My current war pessimism over the long term might also stem from the year I am in, 2014, a solemn centenary of the beginning of the First World War. Back when I was in high school, World War I was presented with an air of tragic determinism. It was preordained, or so we were taught, the product of an unstable system alliance system, growing nationalism and imperialism. It was a war that was in some sense “wanted” by those who had fought it. Historians today have called this determinism into question. Christopher Clark in his massive The Sleepwalkers details just how important human mistakes and misperceptions were to the outbreak of the war, the degree to which opportunities to escape the tragedy were squandered because no one knew just how enormous the tragedy they were unleashing would become.

Another historian, Holger Afflerbach, in his essay The Topos of Improbable War in Europe Before 1914 shows how few were the voices in Europe that expected a continental or world war. Even the German military that wanted conflict was more afraid until the war broke out, and did not end quickly, that conflict would be averted at the last minute rather than stopped. The very certainty that a world war could not be fought, it part because of the belief that modern weapons had become too terrible, led to risk taking and refusal to compromise, which made such a war more likely as the crisis that began with the assassination of Archduke Fransferdinad unfolded.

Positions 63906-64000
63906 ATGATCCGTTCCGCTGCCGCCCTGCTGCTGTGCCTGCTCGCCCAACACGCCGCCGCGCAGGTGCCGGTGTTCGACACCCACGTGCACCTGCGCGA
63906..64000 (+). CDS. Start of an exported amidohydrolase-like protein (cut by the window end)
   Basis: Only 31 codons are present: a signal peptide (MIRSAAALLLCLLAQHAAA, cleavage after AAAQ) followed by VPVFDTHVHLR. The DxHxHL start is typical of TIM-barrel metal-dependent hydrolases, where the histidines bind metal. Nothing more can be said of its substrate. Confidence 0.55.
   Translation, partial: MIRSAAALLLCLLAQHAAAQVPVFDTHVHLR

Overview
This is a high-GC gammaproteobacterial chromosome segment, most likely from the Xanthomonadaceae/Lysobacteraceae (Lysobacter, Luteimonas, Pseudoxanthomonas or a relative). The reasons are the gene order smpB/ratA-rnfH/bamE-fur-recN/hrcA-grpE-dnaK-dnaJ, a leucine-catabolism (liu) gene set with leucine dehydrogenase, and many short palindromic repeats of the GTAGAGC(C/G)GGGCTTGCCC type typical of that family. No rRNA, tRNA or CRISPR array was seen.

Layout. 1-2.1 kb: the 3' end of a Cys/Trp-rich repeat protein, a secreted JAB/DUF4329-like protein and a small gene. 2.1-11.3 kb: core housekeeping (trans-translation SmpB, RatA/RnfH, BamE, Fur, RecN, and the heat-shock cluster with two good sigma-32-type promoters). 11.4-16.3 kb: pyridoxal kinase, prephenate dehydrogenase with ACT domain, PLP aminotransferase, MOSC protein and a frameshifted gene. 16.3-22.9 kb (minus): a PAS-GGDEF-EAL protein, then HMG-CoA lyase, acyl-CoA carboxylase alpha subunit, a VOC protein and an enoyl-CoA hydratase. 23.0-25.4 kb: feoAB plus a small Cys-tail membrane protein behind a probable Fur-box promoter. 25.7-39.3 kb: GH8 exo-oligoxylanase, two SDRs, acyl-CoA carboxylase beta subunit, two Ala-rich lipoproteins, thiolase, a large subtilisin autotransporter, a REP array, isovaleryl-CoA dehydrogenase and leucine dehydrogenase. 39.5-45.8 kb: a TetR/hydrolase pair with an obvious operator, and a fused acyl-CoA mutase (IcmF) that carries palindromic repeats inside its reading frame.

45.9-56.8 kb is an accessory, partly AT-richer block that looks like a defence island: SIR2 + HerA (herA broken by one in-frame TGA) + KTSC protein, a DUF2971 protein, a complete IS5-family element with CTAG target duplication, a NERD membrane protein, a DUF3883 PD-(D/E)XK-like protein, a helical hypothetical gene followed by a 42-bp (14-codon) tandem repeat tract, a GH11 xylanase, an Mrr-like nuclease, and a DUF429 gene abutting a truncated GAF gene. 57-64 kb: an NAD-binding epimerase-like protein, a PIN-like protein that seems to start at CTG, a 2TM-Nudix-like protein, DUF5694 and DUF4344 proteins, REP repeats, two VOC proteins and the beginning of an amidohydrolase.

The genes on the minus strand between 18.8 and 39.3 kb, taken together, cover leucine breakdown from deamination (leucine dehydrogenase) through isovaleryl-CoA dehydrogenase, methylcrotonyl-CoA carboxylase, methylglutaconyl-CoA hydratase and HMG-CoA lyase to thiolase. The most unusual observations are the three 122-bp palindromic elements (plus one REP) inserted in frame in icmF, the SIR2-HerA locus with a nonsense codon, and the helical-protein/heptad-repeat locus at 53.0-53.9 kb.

If World War II can be considered an attempt by the aggrieved side to re-fight the First World War, what followed  Japan’s surrender was very different, a difference perhaps largely due to one element- the presence of nuclear weapons. What dissuaded big states in the Cold War era from directly fighting one another was likelihood that the potential costs of doing so were too high relative to the benefits that would accrue from any victory. The cost in a nuclear age was destruction itself.

Yet, for those costs to be an effective deterrent the threat of their use had to be real. Both sides justified their possible suicide in a nuclear holocaust on the grounds that they were engaged in a Manichean struggle where the total victory of the opposing side was presented as being in some sense worse than the destruction of the world itself. Yes, I know this was crazy, yet, by some miracle, we’re still here, and whether largely despite of or because of this insanity we cannot truly know.